AP publishes history of baseball’s ‘Banned’ players, coaches
The Associated Press and Diversion Books have published “Banned: Baseball’s Blacklist of All-Stars and Also-Rans,” a comprehensive history written by former AP sports writer Hal Bock.
From Shoeless Joe Jackson to Jenrry Mejia, Bock delves deep into the ball players, umpires, coaches and others who were suspended from the game temporarily or, in some cases, indefinitely, using colorful anecdotes to paint a vivid picture of baseball's scandalous past.
For those who follow the current corporate era of businessmen players and billionaire owners, "Banned" serves as a reminder that America's pastime evolved from the days when gamblers filled the stands and influenced poorly paid scoundrels on the diamond.
John Thorn, Major League Baseball's official historian, writes in the introduction:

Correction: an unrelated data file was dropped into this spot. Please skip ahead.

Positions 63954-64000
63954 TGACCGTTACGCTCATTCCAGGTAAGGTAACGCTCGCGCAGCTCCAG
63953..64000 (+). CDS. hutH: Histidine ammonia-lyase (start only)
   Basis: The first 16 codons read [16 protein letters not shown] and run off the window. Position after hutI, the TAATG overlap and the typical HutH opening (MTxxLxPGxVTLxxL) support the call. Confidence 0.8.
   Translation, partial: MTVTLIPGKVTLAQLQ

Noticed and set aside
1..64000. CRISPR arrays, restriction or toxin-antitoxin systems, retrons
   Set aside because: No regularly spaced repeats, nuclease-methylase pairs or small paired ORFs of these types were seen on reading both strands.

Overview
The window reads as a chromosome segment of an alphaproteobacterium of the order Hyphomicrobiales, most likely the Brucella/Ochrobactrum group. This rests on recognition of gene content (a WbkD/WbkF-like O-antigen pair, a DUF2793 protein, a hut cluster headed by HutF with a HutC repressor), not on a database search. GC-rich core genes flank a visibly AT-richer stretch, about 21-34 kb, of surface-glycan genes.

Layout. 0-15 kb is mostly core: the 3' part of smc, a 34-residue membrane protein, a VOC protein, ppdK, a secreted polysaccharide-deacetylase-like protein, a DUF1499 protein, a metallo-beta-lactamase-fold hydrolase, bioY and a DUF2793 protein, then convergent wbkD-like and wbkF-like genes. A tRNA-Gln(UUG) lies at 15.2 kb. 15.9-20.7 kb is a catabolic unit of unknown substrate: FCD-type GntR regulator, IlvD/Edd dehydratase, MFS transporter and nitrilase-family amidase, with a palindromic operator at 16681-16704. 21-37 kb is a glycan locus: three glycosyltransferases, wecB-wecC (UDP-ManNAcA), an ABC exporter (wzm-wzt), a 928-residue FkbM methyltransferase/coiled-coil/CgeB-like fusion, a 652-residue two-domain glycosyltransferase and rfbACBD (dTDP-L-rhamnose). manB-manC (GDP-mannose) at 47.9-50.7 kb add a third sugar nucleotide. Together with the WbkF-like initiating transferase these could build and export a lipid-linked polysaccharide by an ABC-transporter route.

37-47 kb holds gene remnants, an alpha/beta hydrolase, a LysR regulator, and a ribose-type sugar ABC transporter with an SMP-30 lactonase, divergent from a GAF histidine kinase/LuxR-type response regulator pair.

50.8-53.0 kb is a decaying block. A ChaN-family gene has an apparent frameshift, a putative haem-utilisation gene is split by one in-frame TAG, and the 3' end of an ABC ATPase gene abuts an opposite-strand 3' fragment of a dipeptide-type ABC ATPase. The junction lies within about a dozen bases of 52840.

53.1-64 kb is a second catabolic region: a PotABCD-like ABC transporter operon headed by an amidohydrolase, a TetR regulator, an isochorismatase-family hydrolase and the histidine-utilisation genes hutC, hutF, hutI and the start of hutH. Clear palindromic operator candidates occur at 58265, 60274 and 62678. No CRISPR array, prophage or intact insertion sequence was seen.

Hal Bock has chosen a subject of enduring fascination. Most of those banned from baseball over the years have been minor figures and, except for antiquarians, are shrouded in the mists of time. Other, more formidable players, prompt us — even decades after their deaths — to ponder the frailty of man, shake our heads and think what might have been.
Bock's thorough review spans from the late 1800s to present, covering everything from George Bechtel's expulsion for game fixing in 1876 — the first-ever player to be expelled — to the lifetime suspension handed down to Pete Rose in 1989 for betting on games, among other key moments.
Bock, a sports writer for more than 40 years, has covered myriad major sporting events, including 30 World Series, making him the ideal storyteller for this far-reaching retrospective.
"This is a fascinating and fun read about baseball's underbelly," said Peter Costanzo, AP's digital publishing and archival manager. "Hal's knowledge of the game, its history and his reverence for those who play it is evident on every page."
"Banned" includes an afterword by AP baseball writer Ronald Blum, as well as more than two dozen photographs from AP's archives.